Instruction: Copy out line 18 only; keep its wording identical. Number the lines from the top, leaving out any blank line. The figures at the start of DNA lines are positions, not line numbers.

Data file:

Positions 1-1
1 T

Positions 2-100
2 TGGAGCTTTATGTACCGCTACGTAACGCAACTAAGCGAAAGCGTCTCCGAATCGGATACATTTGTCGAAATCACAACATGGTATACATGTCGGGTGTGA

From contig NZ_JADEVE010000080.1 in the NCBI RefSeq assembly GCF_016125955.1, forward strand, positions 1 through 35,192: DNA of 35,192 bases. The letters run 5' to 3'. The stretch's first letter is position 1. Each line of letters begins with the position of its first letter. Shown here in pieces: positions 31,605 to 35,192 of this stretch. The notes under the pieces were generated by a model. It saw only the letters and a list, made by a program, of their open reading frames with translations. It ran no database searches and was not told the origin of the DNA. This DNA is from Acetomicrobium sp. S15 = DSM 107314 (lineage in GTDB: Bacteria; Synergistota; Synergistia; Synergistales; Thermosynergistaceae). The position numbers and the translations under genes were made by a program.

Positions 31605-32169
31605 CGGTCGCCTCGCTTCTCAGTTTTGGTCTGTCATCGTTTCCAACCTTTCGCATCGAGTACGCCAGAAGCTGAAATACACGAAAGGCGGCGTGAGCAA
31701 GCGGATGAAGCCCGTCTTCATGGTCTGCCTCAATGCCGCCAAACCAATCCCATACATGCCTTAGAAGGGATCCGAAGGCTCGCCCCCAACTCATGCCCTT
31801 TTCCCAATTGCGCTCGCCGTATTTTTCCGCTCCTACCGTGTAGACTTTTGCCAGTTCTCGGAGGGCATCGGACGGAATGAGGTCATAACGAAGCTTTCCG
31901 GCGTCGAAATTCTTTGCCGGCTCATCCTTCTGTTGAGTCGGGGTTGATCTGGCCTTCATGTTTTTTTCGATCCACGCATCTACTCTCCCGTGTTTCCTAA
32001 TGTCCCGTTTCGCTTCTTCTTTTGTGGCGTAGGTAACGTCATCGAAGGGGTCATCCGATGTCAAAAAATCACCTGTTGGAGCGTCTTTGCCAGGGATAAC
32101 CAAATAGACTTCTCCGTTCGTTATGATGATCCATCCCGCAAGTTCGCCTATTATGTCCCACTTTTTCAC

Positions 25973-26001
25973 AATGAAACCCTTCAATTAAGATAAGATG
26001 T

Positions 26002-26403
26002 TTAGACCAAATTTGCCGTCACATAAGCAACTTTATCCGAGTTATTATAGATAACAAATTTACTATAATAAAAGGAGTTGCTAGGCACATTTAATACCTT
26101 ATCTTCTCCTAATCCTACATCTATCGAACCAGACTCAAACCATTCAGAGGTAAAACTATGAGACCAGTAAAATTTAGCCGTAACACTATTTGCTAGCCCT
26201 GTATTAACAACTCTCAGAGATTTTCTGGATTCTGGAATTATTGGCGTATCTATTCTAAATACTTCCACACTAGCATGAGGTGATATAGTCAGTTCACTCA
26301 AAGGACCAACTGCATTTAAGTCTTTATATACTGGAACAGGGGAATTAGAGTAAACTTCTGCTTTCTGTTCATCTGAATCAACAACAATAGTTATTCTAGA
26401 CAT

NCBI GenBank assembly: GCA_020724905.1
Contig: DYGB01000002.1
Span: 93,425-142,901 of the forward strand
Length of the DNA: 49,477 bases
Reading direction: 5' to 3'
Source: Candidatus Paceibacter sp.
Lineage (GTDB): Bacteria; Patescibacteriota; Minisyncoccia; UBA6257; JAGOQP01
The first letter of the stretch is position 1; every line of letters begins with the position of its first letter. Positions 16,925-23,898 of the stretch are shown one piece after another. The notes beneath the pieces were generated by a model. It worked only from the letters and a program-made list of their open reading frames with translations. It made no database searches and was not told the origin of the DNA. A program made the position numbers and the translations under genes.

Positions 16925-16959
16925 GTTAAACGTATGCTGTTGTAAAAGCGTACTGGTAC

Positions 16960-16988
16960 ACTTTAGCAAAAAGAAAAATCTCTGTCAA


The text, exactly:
26101 ATCTTCTCCTAATCCTACATCTATCGAACCAGACTCAAACCATTCAGAGGTAAAACTATGAGACCAGTAAAATTTAGCCGTAACACTATTTGCTAGCCCT